Genetic Engineering & Biotechnology News

JAN15 2018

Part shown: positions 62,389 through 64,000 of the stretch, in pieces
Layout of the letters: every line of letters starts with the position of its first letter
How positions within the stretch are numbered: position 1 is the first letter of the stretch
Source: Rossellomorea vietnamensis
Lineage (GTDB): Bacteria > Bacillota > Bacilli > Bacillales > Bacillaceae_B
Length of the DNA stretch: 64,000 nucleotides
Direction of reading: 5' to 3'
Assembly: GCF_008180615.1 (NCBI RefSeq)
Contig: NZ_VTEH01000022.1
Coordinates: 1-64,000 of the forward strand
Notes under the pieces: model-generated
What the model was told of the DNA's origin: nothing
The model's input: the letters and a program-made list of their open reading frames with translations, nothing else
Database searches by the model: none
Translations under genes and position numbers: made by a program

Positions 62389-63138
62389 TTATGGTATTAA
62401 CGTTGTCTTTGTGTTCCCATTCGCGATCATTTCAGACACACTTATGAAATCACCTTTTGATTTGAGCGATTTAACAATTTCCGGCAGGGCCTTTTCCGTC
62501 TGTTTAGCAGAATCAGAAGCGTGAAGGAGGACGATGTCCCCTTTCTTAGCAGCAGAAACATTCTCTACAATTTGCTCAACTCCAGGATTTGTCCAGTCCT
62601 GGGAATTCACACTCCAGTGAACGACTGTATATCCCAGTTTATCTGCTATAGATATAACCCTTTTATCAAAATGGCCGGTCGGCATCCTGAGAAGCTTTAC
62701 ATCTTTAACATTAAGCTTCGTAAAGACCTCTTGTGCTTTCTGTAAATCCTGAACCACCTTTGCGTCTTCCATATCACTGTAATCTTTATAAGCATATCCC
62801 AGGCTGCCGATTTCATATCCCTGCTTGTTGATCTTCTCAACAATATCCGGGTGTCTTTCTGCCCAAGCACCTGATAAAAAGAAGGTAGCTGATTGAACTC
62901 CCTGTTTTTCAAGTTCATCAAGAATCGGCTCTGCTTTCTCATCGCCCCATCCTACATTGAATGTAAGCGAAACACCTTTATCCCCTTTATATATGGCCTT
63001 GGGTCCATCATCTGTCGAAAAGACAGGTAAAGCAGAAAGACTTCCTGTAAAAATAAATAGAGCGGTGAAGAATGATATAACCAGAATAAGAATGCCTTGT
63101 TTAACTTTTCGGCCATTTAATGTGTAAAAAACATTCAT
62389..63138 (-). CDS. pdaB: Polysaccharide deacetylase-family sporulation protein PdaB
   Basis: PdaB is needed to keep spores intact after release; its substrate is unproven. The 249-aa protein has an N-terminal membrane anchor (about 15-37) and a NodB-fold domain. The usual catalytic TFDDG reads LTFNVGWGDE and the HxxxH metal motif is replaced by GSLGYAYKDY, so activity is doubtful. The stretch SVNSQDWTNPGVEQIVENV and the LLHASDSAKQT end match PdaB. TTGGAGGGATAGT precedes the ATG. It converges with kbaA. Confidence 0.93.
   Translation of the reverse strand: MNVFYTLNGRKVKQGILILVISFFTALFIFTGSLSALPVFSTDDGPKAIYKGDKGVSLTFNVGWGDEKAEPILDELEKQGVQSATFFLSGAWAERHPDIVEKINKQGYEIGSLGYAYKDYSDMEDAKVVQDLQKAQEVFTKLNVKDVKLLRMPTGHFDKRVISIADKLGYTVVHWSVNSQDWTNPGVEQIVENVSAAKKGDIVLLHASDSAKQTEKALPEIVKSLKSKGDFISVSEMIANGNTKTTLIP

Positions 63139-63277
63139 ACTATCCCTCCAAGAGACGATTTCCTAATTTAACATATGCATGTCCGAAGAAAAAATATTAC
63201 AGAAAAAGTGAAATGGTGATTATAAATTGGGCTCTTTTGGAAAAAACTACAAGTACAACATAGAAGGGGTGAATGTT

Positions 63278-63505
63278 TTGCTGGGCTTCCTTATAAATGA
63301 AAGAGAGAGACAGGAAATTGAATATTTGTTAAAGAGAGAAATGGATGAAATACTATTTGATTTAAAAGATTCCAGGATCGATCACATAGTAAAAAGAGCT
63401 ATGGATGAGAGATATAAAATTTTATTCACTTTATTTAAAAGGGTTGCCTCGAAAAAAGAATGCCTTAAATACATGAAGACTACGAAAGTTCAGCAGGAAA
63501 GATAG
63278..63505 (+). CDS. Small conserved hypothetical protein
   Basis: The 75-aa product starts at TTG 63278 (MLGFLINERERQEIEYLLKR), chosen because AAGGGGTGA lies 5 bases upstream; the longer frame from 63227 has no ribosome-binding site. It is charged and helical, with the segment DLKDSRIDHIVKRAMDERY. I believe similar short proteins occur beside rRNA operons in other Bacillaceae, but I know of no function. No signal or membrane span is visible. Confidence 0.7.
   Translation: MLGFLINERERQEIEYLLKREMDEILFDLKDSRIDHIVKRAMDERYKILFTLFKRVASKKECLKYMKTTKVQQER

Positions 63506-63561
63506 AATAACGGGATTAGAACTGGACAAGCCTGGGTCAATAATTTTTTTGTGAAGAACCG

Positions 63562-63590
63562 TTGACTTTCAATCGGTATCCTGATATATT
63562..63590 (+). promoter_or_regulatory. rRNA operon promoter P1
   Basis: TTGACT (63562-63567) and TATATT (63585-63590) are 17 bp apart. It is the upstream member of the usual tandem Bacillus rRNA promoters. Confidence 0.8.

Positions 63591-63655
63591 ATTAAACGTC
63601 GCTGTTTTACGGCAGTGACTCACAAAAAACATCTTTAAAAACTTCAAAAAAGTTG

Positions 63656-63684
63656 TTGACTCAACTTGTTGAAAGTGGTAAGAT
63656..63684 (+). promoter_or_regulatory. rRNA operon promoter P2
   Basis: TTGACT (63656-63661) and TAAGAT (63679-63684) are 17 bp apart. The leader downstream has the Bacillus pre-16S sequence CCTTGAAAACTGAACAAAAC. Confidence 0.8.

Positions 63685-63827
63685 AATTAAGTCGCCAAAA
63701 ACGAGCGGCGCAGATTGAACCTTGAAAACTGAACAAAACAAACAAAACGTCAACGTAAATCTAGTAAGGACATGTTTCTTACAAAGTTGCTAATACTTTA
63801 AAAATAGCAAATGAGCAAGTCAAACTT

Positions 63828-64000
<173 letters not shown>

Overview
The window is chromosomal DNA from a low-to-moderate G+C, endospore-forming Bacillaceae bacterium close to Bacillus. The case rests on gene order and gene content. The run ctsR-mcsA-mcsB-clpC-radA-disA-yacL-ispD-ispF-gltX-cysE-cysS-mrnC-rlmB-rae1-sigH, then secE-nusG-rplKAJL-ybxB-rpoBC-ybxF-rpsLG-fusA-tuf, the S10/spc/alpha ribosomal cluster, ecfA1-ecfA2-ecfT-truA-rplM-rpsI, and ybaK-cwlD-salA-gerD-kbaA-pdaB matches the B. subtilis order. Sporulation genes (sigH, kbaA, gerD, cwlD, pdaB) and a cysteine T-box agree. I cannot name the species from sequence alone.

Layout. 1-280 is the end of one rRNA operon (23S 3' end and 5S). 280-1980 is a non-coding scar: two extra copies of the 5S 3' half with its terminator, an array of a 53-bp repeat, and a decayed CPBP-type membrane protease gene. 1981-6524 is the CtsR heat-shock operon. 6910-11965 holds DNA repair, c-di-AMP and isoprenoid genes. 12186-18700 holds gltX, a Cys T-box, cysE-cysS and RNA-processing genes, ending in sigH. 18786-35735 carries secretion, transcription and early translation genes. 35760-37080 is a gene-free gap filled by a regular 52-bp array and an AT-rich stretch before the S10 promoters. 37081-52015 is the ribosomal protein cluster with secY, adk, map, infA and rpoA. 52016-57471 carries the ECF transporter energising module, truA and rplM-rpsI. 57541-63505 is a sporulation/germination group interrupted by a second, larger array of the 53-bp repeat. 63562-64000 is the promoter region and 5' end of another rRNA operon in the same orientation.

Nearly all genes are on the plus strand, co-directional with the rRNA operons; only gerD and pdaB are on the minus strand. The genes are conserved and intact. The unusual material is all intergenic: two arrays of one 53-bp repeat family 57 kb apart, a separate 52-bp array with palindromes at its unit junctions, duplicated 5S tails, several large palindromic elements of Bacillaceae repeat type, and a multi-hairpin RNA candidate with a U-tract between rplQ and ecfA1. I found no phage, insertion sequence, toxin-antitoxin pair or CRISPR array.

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10 | JANUARY 15, 2018 | GENengnews.com | Genetic Engineering & Biotechnology News Taming the Transcriptome with RNA-Seq Richard A. Stein, Ph.D., M.D. There's a new RNA-seq in town. Although the old RNA-seq administered a certain rough justice, profiling RNA species well enough to support a relatively crude conception of the transcriptome, the new RNA-seq is more refined. Yet, like the old RNA-seq, the new RNA-seq is quick on the draw. In fact, the new RNA-seq is compatible with the newest high-throughput technologies. But the new RNA-seq is also bioinformatically up to date, capable of single-cell and single-nucleus analyses, and alert to all sorts of transcripts—even shifty splice variants, unstable pre-mRNA species, and elusive post-translational forms. The new RNA-seq, or RNA sequencing, is what research- ers and translational scientists need to develop a more so- phisticated conception of the transcriptome. RNA-seq is characterizing previously unknown cell types and recogniz- ing intermediate developmental states. It is uncovering epi- genetic modifications that culminate in cancer. And it is re- lating the maturation and decay of RNA species to processes that underlie health and disease. Getting a Bead on Single Nuclei At the Broad Institute of MIT and Harvard, scientists have developed a droplet microfluidic and DNA-barcoding tech- nique called DroNc-seq. Designed for the analysis of single nuclei, DroNc-seq combines single-nucleus RNA sequenc- ing (sNuc-seq) with Drop-seq, a technology first reported in 2015. 1 In Drop-seq, messenger RNA transcripts are profiled simultaneously from thousands of individual cells by associ- ating them with a unique barcode for each cell and partition- ing them into nanoliter-sized aqueous droplets. "When we developed DroNc-seq, we built on a huge knowledge base and transferred the droplet-microfluidics approach to the nuclei technology to achieve the next level of scale," says Naomi Habib, Ph.D., a postdoctoral fellow in laboratories led by Aviv Regev, Ph.D., and Feng Zhang, Ph.D., at the Broad Institute. Dr. Habib participated in a proof-of-concept study that used DroNc-seq to interrogate gene expression in over 39,000 nuclei from mouse and human brain samples (Figure 1). 2 "We found expression patterns that correlated very well with previous expression patterns that investigators found using more low-throughput methods," asserts Dr. Habib. In the study, DroNc-seq was able to cluster neurons of the same class originating from different anatomical regions of the brain, and it allowed different glial cell types to be dif- ferentiated from one another, despite the lower nuclear RNA content and the lower number of detected genes. DroNc-seq also captured more discrete differences between cells. For ex- ample, it distinguished between different types of GABAergic neurons that expressed different gene signatures. "As part of our work, we also presented proof of concept that we can apply our strategy to frozen, archived brain sam- ples," notes Dr. Habib. On frozen 3–5-year-old postmortem archival human tissue, and despite variations in the sample quality, DroNc-seq generated high-quality libraries from both neurons and glial cells, including some rare cell types. "This means that we can utilize frozen tissue banks to explore sam- ples at the single-cell level," suggests Dr. Habib. To accommodate the lower amount of RNA in nuclei compared to cells, the investigators found that they had to modify the Drop-seq technique. For example, the investi- gators changed the microfluidic device to generate smaller droplets and increase the efficiency of RNA capture. The technical differences between the lysing of nuclei and the lysing of cells—differences related to the distinct proper- ties of these membrane types—opened additional challenges. "This required knowledge from both the molecular biology side and the microfluidic side to be combined, to generate an optimal setup," recalls Dr. Habib. A very different type of technological challenge is that even though RNA can provide ample information about single cells, understanding the various functions of a cell requires several additional types of data to be extracted. "We would like to be able to obtain, from the same cell, knowledge about the epigen- etic state, the chromatin state, and proteins, along with other types of information, such as [the cell's] special position and its neighboring cells," declares Dr. Habib. "This is a major and fascinating challenge that people are already working on." Oncofetal Epigenetic Control "We need the most comprehensive and the most accurate and informative approach to look at gene expression, and RNA-seq provides that for many cancer types," says Gary S. Stein, Ph.D., professor and chair of the department of biochem- istry at the University of Vermont Larner College of Medicine, and director of the University of Vermont Cancer Center. Investigators in Dr. Stein's lab use RNA-seq for applica- tions such as gene-expression analysis. This particular appli- cation helps Dr. Stein's lab assess developmental processes, malignant transformations, and therapeutic responses. "RNA-seq not only provides an opportunity to look at the mRNA that encodes proteins, it also provides informa- tive about the full spectrum of transcripts, including noncod- ing RNA species such as microRNA (miRNA), transfer RNA (tRNA), toxic small RNA (tsRNA), and long noncoding RNA (lncRNA)—and we look at all of that," explains Dr. Stein. In the 1980s, Dr. Stein and colleagues cloned the human histone genes for the first time, and for the past few decades, these investigators have devoted much of their work to inter- rogating the genetic and epigenetic mechanisms of cell-cycle control that influence development and malignancy. One of the recent advances in Dr. Stein's laboratory has been the finding that the early stages of some cancers recapitulate cer- tain mitosis-specific bivalent histone modifications seen in pluripotent stem cells (PSCs). Bivalent chromatin marks, which are defined as the pres- ence of both the activating trimethylated histone 3 lysine 4 and the repressive trimethylated histone 3 lysine 27 modifi- cations at gene promoters, were described over a decade ago in PSCs. Bivalent chromatin landscapes help establish the cancer state or the pluripotent fate in cells, notes Dr. Stein, through a process he calls "oncofetal epigenetic control." Studying this process could improve the mechanistic un- derstanding of malignancies and lead to the development of novel diagnostic and therapeutic interventions. In a recent effort to identify histone modifications that oc- cur as part of differentiation programs in mesenchymal stromal cells, Dr. Stein and colleagues combined the study of several post-translational histone marks at a genome-wide level with RNA-seq. 3 This approach demonstrated the complexity and the dynamics of the gene expression programs that characterize os- teoblast differentiation from mesenchymal stromal cells. Unlike other studies of bivalent histone modification, the new study found no active mechanism of gene repression in osteoblastogenesis. Instead, the new study suggests that epigen- etic gene repression results from the loss of activation marks. "It will be important to see additional developments in bioinformatics of how to interrogate RNA-seq data," con- cludes Dr. Stein. "While there are some very good approach- es right now, they are going to get even better." Splice Variant Bioinformatic Analysis "As a bioinformatics team, we help generate novel scien- tific insights either through reanalysis of public datasets from sequencing archives or through our scientific collaborations with researchers all over the world," says Jean-Noel Billaud, Ph.D., senior principal scientist at Qiagen. Using their bioinformatics software portfolio, scientists at Qiagen extract expression profiles from RNA-seq sequenc- ing reads and send them for biological exploration to their flagship software, Ingenuity ® Pathway Analysis (IPA ® ). IPA, a software for analyzing and interpreting omics data, is widely used by academic institutions, government labora- tories, and pharmaceutical companies. "We use IPA, along with data derived from RNA-seq, microarray profiling, me- Drug Discovery Feature Justin Knight Figure 1. At the Broad Institute of MIT and Harvard, researchers Tyler Burks, Ph.D., and Naomi Habib, Ph.D., participated in a study that demonstrated the usefulness of DroNc-seq, a technology that combines single-nucleus RNA sequencing (sNuc- seq) and droplet-generating microfluidics. DroNc-seq, which puts sNuc-sec on a massively parallel basis, allowed Broad scientists to profile more than 39,000 nuclei from mouse and human archived brain samples to demonstrate sensitive, efficient, and unbiased classification of cell types. According to the scientists, DroNc-seq paves the way for systematic charting of cell atlases.